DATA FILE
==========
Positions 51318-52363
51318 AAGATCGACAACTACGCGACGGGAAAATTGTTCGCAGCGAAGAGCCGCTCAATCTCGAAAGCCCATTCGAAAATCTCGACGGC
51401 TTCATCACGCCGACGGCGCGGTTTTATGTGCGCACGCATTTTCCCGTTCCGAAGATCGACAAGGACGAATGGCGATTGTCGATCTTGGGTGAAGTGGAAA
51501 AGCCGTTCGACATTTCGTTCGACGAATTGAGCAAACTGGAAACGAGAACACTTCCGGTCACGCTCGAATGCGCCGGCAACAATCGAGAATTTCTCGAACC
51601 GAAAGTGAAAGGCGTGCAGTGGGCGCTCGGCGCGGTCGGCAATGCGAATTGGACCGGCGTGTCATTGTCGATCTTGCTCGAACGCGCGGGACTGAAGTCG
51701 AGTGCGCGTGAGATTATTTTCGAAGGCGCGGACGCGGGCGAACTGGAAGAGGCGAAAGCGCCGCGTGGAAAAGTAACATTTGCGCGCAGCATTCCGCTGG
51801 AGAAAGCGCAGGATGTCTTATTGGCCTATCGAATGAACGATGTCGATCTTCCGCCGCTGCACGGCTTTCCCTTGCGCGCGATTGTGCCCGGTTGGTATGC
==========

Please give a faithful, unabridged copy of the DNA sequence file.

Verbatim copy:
Positions 51318-52363
51318 AAGATCGACAACTACGCGACGGGAAAATTGTTCGCAGCGAAGAGCCGCTCAATCTCGAAAGCCCATTCGAAAATCTCGACGGC
51401 TTCATCACGCCGACGGCGCGGTTTTATGTGCGCACGCATTTTCCCGTTCCGAAGATCGACAAGGACGAATGGCGATTGTCGATCTTGGGTGAAGTGGAAA
51501 AGCCGTTCGACATTTCGTTCGACGAATTGAGCAAACTGGAAACGAGAACACTTCCGGTCACGCTCGAATGCGCCGGCAACAATCGAGAATTTCTCGAACC
51601 GAAAGTGAAAGGCGTGCAGTGGGCGCTCGGCGCGGTCGGCAATGCGAATTGGACCGGCGTGTCATTGTCGATCTTGCTCGAACGCGCGGGACTGAAGTCG
51701 AGTGCGCGTGAGATTATTTTCGAAGGCGCGGACGCGGGCGAACTGGAAGAGGCGAAAGCGCCGCGTGGAAAAGTAACATTTGCGCGCAGCATTCCGCTGG
51801 AGAAAGCGCAGGATGTCTTATTGGCCTATCGAATGAACGATGTCGATCTTCCGCCGCTGCACGGCTTTCCCTTGCGCGCGATTGTGCCCGGTTGGTATGC